The Manhattan home of renowned author, poet, and civil rights activist James Baldwin, who drew the ire of publishers more than half a century ago by writing about gay relationships, has been added to the National Register of Historic Places just months after the residence was designated as a New York City landmark.
The national designation represents a significant recognition of a man who was unafraid to confront social injustices and whose work featuring queer characters and topics was revolutionary during his time. Baldwin recognized from an early age that he was gay.
In 1965, Baldwin moved into an apartment in a now-landmarked building located at 137 West 71st Street between Broadway and Columbus Avenue, and spent parts of the final two decades of his life there before he died in France in 1987. He wound up purchasing the entire building, according to the NYC LGBT Historic Sites Project.
Baldwin was not the only iconic black author to have lived in that apartment building. The late Toni Morrison, who passed away last month, spent a brief time living there, as well, according to the Historic Sites Project.
Baldwin was born and raised in Harlem, but racism and homophobia in his home country pushed him to spend many years abroad — most notably in France. He was even forced to turn to publishers in England when those in the United States rejected his 1956 novel “Giovanni’s Room,” which centers on a torrid sexual relationship between two men in Paris and involved scenes at gay bars, as well.
After initially leaving for France at the age of 24, Baldwin returned to the United States in the 1950s to lend his skills as a writer to the civil rights movement. He penned multiple essays based on interviews with those involved in the movement and helped draw attention to the racist realities of the American South during the era.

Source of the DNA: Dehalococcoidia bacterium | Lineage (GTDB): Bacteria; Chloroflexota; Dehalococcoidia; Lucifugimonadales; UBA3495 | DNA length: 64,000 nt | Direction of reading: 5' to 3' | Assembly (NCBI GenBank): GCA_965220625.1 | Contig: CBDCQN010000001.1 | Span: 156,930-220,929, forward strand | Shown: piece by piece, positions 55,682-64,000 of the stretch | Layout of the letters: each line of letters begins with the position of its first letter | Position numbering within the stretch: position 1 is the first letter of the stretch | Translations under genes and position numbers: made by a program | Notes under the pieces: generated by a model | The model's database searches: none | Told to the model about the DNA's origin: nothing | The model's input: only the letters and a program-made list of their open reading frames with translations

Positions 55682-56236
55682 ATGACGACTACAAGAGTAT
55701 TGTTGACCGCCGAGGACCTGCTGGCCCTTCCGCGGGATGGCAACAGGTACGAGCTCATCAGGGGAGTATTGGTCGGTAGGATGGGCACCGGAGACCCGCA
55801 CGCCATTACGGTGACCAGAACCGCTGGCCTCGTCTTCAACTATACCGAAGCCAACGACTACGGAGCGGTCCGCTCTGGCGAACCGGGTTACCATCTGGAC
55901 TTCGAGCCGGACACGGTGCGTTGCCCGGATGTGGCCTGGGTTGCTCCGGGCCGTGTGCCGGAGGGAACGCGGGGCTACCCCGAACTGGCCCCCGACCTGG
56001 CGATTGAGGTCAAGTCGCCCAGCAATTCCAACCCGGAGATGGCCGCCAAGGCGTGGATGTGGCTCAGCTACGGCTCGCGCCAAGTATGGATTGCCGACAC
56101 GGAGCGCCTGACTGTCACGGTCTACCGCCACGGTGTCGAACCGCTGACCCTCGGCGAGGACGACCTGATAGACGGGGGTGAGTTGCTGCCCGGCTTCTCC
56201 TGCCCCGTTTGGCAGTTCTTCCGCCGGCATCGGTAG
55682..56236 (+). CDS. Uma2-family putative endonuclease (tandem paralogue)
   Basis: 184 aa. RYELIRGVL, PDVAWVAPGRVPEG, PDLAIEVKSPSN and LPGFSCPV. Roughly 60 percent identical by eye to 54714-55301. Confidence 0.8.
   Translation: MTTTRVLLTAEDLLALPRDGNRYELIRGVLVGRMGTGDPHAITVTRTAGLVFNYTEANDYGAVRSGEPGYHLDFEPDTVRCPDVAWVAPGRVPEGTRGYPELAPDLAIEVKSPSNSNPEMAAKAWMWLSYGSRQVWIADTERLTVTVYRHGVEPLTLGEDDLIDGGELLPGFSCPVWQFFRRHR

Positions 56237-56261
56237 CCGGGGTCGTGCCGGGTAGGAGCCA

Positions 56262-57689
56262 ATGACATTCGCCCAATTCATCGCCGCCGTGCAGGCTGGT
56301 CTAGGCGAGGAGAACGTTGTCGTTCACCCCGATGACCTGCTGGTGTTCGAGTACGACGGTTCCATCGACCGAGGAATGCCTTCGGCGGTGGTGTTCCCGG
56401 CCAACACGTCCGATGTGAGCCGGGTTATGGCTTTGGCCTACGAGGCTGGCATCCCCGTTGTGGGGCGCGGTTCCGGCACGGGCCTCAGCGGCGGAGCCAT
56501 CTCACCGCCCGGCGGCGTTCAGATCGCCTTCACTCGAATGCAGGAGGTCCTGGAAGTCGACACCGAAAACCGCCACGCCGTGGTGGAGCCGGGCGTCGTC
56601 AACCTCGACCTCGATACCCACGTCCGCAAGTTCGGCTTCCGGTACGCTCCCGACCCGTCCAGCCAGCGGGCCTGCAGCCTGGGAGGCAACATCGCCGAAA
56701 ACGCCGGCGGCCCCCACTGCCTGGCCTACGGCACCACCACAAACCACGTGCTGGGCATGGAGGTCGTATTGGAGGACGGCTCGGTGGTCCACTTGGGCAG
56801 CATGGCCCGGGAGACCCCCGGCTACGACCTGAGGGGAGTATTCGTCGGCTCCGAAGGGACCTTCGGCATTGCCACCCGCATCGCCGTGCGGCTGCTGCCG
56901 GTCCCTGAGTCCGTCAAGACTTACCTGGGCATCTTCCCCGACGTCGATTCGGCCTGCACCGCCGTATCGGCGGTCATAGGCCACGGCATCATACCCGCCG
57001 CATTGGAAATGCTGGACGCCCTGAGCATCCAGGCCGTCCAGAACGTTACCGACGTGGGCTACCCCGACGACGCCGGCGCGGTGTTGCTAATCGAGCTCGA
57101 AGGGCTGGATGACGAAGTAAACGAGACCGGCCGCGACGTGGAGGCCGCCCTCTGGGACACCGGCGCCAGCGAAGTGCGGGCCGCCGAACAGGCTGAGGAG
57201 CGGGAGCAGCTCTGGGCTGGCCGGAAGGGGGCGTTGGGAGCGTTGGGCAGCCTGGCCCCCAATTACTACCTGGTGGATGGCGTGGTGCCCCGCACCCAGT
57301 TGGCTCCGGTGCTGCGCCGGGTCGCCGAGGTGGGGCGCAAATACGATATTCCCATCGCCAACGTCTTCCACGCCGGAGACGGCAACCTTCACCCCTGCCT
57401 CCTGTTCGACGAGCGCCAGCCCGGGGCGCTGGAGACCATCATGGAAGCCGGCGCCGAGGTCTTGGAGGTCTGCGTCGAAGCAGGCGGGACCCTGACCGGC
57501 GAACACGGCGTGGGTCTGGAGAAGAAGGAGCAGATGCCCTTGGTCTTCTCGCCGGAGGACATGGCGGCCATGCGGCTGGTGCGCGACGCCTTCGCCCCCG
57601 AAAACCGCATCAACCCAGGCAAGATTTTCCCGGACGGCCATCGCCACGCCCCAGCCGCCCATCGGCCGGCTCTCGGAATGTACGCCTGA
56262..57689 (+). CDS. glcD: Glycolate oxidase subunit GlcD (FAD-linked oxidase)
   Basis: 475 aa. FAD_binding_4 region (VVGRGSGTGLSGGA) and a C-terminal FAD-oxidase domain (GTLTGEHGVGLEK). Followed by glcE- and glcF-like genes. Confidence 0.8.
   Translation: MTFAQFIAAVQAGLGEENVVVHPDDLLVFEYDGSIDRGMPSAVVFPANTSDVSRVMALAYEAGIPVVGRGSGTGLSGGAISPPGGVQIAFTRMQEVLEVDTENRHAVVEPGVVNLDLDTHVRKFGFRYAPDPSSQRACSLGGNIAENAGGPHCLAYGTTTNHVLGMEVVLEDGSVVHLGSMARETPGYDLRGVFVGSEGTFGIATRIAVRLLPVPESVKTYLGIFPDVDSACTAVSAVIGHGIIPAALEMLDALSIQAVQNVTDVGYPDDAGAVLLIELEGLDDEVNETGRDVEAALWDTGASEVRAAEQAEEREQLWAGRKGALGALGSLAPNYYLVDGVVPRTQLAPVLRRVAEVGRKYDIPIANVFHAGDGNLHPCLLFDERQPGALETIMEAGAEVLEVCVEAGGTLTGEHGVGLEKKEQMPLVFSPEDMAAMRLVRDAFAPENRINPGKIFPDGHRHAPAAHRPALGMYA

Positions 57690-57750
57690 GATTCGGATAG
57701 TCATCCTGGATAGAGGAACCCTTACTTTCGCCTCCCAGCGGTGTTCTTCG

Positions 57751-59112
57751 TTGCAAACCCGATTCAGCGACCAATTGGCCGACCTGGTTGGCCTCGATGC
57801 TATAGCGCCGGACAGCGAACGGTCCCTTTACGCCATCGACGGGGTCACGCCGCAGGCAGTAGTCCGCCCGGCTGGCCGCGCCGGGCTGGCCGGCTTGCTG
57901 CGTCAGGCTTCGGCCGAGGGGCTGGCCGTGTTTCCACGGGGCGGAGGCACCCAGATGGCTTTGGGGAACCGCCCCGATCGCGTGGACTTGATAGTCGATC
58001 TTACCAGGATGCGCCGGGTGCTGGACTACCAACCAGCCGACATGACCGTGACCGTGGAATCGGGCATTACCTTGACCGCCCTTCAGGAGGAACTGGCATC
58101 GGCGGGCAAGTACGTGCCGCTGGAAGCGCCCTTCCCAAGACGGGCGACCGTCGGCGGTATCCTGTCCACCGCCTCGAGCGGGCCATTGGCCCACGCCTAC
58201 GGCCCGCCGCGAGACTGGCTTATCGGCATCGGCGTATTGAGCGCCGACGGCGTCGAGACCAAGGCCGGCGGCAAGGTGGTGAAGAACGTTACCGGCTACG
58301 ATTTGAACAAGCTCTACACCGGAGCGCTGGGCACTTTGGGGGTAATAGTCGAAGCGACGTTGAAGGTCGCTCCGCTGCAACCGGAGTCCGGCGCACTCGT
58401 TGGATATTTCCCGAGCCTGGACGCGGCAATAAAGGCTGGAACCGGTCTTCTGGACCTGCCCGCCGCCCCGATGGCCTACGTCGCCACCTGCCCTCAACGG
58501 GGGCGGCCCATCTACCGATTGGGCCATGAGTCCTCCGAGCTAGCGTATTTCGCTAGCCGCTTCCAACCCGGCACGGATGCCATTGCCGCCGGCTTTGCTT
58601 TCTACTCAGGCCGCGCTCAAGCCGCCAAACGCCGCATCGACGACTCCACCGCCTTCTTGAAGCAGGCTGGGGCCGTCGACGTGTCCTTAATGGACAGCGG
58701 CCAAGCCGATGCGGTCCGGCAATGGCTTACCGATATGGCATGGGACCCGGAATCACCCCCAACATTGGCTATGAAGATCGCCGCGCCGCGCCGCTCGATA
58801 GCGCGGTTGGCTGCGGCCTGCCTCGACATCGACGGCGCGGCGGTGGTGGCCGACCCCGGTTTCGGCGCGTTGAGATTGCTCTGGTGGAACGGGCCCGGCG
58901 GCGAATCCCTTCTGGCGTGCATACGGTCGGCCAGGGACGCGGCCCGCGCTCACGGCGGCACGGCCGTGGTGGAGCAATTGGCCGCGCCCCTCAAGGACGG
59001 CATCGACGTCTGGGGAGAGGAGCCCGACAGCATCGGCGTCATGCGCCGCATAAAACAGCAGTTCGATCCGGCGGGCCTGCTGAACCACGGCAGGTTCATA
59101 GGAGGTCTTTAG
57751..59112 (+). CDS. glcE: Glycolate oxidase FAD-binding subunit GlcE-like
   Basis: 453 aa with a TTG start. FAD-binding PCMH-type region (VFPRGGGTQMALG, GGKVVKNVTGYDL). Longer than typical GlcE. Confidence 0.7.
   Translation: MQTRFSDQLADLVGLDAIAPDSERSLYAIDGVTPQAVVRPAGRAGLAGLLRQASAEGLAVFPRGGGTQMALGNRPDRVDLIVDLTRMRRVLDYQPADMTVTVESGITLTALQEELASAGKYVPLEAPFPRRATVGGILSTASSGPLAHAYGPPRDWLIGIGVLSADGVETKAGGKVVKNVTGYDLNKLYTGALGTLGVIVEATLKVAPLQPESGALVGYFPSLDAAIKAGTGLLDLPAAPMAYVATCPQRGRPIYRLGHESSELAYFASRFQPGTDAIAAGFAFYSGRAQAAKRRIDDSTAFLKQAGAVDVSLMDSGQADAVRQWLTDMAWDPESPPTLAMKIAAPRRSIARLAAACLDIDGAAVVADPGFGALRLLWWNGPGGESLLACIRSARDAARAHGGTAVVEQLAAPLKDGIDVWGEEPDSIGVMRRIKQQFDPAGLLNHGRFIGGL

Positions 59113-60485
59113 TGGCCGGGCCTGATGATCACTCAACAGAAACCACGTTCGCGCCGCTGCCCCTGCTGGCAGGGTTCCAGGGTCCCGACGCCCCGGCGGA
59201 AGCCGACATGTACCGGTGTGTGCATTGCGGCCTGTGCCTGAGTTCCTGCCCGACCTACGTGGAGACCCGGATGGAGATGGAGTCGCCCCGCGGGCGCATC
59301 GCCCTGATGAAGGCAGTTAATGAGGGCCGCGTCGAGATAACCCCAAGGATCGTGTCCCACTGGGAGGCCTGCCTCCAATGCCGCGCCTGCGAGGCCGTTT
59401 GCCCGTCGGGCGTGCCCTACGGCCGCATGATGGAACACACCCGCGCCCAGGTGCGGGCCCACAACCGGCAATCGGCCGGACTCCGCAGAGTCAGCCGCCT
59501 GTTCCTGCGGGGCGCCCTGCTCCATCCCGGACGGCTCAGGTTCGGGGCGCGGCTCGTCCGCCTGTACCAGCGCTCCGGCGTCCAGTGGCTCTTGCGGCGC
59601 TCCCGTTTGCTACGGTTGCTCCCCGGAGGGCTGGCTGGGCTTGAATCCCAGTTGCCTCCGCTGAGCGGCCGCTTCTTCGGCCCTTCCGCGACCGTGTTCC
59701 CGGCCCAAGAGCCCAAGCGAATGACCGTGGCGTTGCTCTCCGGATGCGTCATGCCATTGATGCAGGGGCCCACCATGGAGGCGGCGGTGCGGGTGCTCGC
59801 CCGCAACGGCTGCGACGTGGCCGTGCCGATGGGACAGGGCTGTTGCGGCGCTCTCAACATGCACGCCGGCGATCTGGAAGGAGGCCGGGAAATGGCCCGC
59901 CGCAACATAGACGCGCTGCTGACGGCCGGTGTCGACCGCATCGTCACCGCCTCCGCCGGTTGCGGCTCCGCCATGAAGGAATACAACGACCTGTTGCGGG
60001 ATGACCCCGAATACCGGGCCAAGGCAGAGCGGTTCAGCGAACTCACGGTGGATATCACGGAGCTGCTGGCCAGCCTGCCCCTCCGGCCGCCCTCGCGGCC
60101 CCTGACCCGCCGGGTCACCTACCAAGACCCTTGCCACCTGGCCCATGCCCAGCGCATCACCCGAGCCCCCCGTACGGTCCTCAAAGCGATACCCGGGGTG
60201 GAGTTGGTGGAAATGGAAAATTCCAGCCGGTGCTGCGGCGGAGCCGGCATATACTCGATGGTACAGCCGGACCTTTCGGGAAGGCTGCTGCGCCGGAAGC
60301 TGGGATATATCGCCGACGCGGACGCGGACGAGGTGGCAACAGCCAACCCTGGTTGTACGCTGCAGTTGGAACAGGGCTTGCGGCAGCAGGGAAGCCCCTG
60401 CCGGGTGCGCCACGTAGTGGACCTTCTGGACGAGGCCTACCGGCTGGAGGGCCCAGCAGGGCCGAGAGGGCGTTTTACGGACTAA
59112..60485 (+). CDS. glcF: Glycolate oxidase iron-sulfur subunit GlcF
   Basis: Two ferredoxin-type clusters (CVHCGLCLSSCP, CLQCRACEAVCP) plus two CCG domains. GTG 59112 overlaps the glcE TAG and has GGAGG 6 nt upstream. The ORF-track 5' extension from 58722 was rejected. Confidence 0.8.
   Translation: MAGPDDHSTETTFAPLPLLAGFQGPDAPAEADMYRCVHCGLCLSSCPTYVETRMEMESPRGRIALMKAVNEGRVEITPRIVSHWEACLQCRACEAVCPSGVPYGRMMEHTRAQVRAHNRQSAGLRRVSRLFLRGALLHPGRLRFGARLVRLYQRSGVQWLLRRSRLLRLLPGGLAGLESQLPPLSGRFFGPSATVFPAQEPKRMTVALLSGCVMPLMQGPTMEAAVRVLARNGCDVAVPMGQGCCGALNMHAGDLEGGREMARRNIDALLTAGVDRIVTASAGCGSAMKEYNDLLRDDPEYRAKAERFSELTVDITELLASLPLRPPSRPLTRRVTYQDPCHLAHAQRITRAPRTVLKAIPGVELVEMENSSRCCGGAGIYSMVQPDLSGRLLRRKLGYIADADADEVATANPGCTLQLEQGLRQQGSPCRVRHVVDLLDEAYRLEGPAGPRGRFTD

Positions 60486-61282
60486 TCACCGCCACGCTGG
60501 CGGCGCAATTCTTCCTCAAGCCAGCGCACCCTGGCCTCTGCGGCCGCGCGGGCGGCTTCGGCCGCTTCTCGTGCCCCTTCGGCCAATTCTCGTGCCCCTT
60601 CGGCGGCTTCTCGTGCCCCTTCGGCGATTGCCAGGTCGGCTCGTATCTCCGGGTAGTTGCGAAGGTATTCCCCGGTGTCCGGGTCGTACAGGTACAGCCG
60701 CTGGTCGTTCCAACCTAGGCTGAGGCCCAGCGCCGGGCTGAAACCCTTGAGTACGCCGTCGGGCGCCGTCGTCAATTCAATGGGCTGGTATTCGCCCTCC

“Seeing James Baldwin’s NYC residence listed on the National Register of Historic Places is the realization of our mission, in part, to increase LGBT representation on this important official inventory of sites and to formally recognize the US home most closely associated with Baldwin, a pivotal voice of 20th century America,” Amanda Davis, project manager of the NYC LGBT Historic Sites Project, said in a written statement. “We are delighted that our years of research into Baldwin’s connections to New York City and this home, specifically, have resulted in the site’s recognition at both the local, state, and national levels.”
The residence was also added to the State Register of Historic Places in July. Among the other local LGBTQ-focused spots to be named New York City landmarks this year include the Gay Activists Alliance Firehouse at 99 Wooster Street, Caffe Cino at 31 Cornelia Street, the LGBT Community Center at 208 West 13th Street, the Women’s Liberation Center at 243 West 20th Street, and Audre Lorde’s residence at 207 St. Paul’s Avenue on Staten Island.